Sitting in the dark theater at Lotus Post in Santa Monica, I hear UCLA Certified Mindfulness Facilitator Jahna Perricone explain the benefits of meditation. According to significant research by the UCLA MARC (Mindful Awareness Research Center), meditation has been shown to “address health issues such as lower blood pressure and boost the immune system; increase attention and focus, including aid those suffering from ADHD; help with difficult mental states such as anxiety and depression, fostering well-being and less emotional reactivity; and thicken the brain in areas in charge of decision making, emotional flexibility, and empathy.”
Jahna then takes us into an awareness of our breath, breathing in and out easily, and guides us in a basic meditation. She soothingly invites us to think of our mind as a blank, open sky with clouds passing through it, which are our thoughts. She says, “The sky is never upset if there are dark clouds passing through, besides the bright white billowy clouds. The sky does not get attached to the rainbow that might appear.” As someone who’s been sitting in regular meditation for years, I am grateful for such a simple yet effective analogy of the preferred attitude towards thoughts that come and go.
As we turn our focus deeply within, we hear other-worldly sustained tones coming from the Tibetan bowls played by Michael Perricone. He explains afterwards that playing the bowls is also a meditation – gently building the initial attack, focusing on just the right touch for sustaining the tone, choosing which next bowl will harmonize beautifully with the one still ringing out. He has been collecting the bowls over many years – some are antiques, hundreds of years old, some more modern replicas, all sounding absolutely gorgeous and inspiring.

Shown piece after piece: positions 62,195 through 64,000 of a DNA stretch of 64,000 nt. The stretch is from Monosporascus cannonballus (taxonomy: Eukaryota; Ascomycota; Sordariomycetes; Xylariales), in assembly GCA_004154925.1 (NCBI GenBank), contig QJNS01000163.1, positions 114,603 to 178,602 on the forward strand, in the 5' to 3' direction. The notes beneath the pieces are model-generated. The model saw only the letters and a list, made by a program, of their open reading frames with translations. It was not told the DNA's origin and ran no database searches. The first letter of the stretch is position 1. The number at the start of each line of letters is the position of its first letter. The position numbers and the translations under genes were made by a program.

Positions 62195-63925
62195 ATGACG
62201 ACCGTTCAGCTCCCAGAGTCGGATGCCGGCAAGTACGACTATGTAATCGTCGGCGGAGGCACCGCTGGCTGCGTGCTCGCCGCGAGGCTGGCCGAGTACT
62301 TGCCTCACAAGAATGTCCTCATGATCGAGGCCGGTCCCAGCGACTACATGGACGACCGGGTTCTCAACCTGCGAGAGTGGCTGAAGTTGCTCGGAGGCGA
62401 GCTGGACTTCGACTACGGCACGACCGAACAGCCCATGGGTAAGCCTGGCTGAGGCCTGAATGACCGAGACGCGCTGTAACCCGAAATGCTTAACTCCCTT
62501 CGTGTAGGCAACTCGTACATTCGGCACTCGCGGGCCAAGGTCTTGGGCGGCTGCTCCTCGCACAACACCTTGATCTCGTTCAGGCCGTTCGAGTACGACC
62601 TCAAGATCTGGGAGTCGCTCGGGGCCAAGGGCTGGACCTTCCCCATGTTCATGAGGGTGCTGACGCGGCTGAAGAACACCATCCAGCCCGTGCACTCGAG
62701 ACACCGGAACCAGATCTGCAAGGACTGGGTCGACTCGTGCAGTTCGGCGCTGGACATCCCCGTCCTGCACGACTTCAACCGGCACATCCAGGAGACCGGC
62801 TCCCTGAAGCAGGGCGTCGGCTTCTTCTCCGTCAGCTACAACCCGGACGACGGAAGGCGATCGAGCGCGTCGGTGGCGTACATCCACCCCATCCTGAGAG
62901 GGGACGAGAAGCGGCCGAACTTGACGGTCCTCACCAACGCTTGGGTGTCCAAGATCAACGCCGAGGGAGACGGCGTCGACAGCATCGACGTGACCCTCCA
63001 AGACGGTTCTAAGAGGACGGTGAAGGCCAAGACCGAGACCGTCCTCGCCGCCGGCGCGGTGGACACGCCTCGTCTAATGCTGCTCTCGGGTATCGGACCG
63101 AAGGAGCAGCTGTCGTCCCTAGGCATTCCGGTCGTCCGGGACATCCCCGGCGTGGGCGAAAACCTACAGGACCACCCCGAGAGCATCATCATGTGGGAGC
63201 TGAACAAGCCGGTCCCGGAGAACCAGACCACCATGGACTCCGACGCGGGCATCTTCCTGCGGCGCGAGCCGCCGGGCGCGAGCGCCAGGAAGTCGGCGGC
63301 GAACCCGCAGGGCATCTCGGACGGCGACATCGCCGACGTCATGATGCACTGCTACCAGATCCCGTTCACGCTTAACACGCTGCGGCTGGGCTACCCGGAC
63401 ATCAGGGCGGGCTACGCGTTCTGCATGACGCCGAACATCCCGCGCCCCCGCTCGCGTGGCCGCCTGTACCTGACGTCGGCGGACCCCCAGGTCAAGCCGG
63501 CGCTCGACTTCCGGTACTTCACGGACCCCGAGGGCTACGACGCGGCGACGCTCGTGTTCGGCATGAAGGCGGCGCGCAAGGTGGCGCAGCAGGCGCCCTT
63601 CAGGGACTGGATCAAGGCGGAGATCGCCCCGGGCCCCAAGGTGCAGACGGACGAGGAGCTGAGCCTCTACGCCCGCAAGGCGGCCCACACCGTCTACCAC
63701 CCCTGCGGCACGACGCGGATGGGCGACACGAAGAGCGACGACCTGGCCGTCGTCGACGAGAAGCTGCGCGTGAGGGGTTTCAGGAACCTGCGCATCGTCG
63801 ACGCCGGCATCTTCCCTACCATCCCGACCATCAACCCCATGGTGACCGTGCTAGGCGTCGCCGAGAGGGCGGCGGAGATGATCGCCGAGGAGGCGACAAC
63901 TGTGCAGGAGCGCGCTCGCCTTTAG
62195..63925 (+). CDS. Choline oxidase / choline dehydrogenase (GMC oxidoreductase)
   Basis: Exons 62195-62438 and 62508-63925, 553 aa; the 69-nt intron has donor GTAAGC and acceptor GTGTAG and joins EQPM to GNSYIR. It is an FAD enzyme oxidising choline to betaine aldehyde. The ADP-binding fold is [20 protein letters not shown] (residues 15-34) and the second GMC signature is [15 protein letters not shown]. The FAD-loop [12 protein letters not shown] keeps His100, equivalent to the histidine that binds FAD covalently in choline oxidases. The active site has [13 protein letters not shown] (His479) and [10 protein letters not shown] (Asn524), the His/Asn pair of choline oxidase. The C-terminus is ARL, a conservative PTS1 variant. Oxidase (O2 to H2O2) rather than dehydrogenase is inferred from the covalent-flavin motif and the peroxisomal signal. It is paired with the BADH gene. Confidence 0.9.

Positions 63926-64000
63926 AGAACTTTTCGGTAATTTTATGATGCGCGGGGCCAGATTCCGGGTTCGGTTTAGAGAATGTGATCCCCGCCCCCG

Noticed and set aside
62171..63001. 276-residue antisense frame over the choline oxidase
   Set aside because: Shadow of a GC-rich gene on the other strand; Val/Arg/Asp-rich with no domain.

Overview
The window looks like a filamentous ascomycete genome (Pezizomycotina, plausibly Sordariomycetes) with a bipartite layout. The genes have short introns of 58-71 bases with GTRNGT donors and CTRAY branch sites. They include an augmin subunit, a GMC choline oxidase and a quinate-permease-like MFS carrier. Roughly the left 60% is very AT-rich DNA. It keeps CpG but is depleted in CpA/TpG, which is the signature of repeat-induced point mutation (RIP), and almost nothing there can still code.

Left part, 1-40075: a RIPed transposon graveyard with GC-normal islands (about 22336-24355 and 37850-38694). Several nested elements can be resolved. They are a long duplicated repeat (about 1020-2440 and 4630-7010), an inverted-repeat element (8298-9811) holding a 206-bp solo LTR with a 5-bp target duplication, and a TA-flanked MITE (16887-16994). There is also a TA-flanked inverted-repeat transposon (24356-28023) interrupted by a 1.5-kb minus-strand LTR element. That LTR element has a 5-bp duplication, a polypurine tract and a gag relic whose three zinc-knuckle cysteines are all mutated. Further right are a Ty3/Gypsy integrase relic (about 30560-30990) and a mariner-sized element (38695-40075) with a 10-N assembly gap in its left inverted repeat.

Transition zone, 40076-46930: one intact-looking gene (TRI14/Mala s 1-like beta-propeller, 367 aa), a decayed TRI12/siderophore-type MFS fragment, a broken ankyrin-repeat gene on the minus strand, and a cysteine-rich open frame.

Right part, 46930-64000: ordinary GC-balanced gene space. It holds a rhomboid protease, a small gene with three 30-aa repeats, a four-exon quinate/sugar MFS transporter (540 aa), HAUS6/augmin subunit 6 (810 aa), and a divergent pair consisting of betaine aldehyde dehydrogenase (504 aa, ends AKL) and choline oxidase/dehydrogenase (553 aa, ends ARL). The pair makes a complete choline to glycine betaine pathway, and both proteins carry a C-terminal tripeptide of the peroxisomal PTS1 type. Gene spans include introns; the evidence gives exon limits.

If you haven’t begun a daily meditation practice yet, I invite you to begin with sitting quietly for just 5 minutes at a time. Set a timer on your computer or iPhone or other device so you don’t have to think about the time, and allow yourself to let go of all your concerns for those 5 minutes. Relax as deeply as you can and just focus on your breathing in and out. Thoughts may come and go, but as soon as you catch yourself involved in thought, gently release it without judgment and bring your focus back to your breath. If you can do this for just 5 minutes at a time, you may find yourself fitting in more 5-minute meditation breaks throughout the day, for the pause that TRULY refreshes! Namaste!